A new federal law will enable tribes to withdraw and bring in-house the assets being managed by the Office of Trust Funds Management of the Bureau of Indian Affairs.
Investment management of the assets has evolved over the years from accounts in the U.S. Treasury to what OTFM officials say will soon be equivalent to a private-sector trust company.
But administration has been hamstrung until recently by a federal law limiting investment options mainly to government-backed fixed-income investments and certificates of deposit. Critics note the limitations have caused the accounts to miss opportunities for appreciation.
"Is a government bond a good investment? Is it an investment, or an IOU from the U.S. government?" asked Dean Parisian, president and chief investment officer of Native American Advisors Inc., Alpharetta, Ga.
The American Indian Trust Fund Management Reform Act 6 of 1994 allows tribes to withdraw their assets from BIA management by submitting a tribal government resolution and an investment plan.
But the withdrawal is complicated by an ongoing effort to reconcile the accounts.
The BIA wants to balance all of the accounts, but the tribes, represented by the Intertribal Monitoring Association, argue the process is impossible and the BIA should just settle directly with the tribes. Many tribes believe the records needed for reconciliation won't be found, said Elouise Cobell, chairwoman of ITMA and former treasurer of the Blackfeet tribe.
However, the tribes don't need to wait for the reconciliation to withdraw their assets, and many want to withdraw now, she said. The ITMA is surveying tribes to quantify how many want to withdraw from BIA.
In New Mexico, the Pueblo of Laguna reached an agreement with the BIA in which the tribe took control of its assets and placed them with Medallion Investment Management, an Albuquerque money manager. The OTFM is custodian.
The 1994 act requires the OTFM give Congress a reconstruction of all account records by Sept. 30 and reconcile them with tribal records, said Donna Irwin, OTFM acting director. The OTFM hopes to present the completed reconciliation process to Congress for its approval May 31, she said.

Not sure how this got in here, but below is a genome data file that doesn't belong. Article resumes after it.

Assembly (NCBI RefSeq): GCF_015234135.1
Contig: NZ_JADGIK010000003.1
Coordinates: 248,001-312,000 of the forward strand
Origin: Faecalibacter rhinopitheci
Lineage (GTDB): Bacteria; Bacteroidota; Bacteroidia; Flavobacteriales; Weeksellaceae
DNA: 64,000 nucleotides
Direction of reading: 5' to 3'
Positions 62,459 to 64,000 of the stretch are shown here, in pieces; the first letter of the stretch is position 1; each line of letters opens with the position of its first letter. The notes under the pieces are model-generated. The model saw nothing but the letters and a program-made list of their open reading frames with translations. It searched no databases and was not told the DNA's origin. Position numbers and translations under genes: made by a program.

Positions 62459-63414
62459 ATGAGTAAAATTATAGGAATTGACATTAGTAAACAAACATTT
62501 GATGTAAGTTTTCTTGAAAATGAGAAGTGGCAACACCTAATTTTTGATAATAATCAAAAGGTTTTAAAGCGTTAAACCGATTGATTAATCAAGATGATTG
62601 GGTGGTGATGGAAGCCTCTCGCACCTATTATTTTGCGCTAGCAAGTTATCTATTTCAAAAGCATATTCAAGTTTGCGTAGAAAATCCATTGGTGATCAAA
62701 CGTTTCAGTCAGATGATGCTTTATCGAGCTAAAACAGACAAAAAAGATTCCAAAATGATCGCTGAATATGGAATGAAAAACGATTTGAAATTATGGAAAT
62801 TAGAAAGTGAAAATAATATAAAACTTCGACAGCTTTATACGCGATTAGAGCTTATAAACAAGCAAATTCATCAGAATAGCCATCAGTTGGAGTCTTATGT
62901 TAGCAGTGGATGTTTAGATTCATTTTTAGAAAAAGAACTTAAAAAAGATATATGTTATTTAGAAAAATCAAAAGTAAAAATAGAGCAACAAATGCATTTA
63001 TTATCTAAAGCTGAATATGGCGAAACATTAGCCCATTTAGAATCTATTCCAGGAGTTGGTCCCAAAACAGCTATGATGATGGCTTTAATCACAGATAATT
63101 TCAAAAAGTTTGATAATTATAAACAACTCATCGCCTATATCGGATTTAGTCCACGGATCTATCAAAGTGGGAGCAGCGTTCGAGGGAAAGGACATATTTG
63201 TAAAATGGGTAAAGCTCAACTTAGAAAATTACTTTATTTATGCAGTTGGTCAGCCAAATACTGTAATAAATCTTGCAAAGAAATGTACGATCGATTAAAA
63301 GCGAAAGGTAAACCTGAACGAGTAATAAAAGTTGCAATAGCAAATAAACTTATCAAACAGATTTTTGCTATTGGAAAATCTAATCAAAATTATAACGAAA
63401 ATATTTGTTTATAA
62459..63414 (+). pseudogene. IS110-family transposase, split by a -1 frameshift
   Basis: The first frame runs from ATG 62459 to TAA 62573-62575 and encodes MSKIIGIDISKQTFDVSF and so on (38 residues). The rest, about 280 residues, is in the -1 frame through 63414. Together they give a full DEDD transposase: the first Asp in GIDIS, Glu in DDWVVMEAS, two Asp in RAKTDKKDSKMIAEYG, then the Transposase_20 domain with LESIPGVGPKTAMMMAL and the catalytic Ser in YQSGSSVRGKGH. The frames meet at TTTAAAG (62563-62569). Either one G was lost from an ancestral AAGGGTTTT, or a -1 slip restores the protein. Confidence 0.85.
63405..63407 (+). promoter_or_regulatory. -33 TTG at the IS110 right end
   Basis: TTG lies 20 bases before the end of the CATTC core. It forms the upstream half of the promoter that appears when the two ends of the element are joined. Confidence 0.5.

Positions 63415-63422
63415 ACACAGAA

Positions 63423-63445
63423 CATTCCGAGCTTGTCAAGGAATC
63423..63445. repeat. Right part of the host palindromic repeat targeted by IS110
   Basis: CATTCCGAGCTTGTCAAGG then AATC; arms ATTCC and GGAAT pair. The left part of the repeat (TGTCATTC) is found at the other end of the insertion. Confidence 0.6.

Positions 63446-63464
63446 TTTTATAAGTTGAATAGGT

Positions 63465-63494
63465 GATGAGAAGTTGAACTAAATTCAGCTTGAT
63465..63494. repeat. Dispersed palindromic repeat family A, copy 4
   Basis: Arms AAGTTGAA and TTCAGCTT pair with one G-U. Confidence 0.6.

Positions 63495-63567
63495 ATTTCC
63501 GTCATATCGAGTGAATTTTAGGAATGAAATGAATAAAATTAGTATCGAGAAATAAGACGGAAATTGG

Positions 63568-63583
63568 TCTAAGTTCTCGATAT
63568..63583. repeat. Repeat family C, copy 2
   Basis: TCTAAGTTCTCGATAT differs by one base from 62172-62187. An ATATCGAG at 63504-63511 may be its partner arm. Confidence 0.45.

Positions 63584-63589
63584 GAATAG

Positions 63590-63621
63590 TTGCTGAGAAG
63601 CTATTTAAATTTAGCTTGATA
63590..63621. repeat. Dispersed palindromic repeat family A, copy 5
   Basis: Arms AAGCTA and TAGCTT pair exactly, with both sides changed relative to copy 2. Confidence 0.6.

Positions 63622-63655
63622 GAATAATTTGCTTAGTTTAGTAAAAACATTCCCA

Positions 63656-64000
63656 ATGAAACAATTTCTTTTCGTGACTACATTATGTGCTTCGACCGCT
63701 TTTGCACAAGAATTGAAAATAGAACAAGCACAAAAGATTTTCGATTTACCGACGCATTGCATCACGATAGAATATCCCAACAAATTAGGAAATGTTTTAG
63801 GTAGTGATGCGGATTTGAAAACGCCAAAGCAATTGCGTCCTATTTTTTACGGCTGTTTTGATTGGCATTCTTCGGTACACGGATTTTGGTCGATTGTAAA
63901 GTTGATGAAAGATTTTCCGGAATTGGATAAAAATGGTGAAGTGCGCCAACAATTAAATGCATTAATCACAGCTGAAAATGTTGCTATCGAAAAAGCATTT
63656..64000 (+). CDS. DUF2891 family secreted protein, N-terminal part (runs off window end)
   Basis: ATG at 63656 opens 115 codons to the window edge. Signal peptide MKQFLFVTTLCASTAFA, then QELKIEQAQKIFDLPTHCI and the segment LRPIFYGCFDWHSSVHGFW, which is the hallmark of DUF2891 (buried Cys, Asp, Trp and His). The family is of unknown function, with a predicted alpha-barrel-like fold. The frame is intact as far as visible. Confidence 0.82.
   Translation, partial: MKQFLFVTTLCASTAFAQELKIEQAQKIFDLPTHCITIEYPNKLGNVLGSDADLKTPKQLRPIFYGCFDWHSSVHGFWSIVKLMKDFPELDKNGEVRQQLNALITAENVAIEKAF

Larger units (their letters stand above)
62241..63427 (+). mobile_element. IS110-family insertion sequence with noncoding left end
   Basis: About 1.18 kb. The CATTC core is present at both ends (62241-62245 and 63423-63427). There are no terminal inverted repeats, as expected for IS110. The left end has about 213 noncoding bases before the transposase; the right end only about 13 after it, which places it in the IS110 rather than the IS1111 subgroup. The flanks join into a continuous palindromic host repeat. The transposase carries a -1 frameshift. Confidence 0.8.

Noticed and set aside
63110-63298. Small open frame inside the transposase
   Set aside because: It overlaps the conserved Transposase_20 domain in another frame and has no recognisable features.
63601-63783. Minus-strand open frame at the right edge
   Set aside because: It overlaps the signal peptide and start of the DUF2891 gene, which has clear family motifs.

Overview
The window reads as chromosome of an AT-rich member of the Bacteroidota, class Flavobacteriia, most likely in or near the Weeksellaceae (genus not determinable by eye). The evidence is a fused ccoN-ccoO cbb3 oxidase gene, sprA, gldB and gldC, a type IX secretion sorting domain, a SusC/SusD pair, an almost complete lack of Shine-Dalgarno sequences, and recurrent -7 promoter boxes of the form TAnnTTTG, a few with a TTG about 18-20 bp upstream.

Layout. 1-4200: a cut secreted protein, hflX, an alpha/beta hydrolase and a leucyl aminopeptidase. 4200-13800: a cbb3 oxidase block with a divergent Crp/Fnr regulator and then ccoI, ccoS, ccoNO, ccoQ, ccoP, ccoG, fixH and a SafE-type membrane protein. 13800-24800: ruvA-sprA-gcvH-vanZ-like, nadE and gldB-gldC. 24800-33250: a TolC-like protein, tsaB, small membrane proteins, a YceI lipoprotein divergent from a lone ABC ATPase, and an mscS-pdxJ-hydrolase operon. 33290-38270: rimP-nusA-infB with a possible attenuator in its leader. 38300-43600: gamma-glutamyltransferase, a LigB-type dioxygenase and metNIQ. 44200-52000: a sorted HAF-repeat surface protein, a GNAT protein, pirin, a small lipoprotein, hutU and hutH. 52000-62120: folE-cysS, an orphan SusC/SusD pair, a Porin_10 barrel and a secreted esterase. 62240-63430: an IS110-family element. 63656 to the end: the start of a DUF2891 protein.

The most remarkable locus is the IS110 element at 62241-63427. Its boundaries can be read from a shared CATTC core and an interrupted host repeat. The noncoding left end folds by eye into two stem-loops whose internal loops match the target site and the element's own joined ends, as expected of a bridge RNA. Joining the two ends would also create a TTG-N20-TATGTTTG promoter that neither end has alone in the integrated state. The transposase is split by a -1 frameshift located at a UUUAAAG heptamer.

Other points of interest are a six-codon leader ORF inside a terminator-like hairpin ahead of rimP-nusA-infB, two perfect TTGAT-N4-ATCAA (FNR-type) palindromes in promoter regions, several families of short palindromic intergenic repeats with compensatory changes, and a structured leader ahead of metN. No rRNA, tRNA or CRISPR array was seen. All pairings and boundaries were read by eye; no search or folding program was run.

The congressional deadline was recently extended by the House Appropriations Committee, but the OTFM is still planning to meet its target dates, said Doug Lords, acting deputy director.
The sheer number of accounts makes the accounting task difficult, said Ms. Irwin. Besides the tribal accounts, the OTFM has about 260,000 accounts on behalf of individuals holding a total of $470 million. Many of those accounts are tiny; Ms. Irwin noted her own mother showed her a statement in which she had 6 cents in one account.
The OTFM is restructuring to resemble a private trust company that will offer custodial and settlement services, said Ms. Irwin. The office established an interim core trust system that provides an interface to depositories, custodians and pricing vendors. With the system - from SunGard Omni Trust, Birmingham, Ala. - tribal officers using personal computers and modems can obtain trust information.
The BIA also plans to send a request for proposals for a permanent trust system, probably during the next fiscal year, and wants to issue another RFP for investment advisory services, said Mr. Lords.
The ITMA gained one victory recently in the selection of a special trustee, provided in the 1994 act to oversee trust relationships with the tribes. The ITMA's candidate, Paul Homan, a banking consultant and former president and chief executive of the National Bank of Washington, was appointed by the president, pending congressional approval.
The act also authorizes the Secretary of the Interior to award grants to the tribes to ensure the implementation of the investment plan. According to the act, grants can be awarded for developing an investment plan, to train and educate employees responsible for monitoring the funds' investment, and other operations.
That means tribal governments can use federal funds to hire consultants and investment managers and charge them with developing investment policies.
"What's important about the act is that it's an opportunity for Indian tribes to get involved," said B. Reid Haltom, a partner of Nordhaus, Haltom, Taylor, Taradash & Frye, a law firm in Albuquerque, New Mexico.
There is a new generation of tribal leaders developing that won't accept other people handling their land and their money, he said.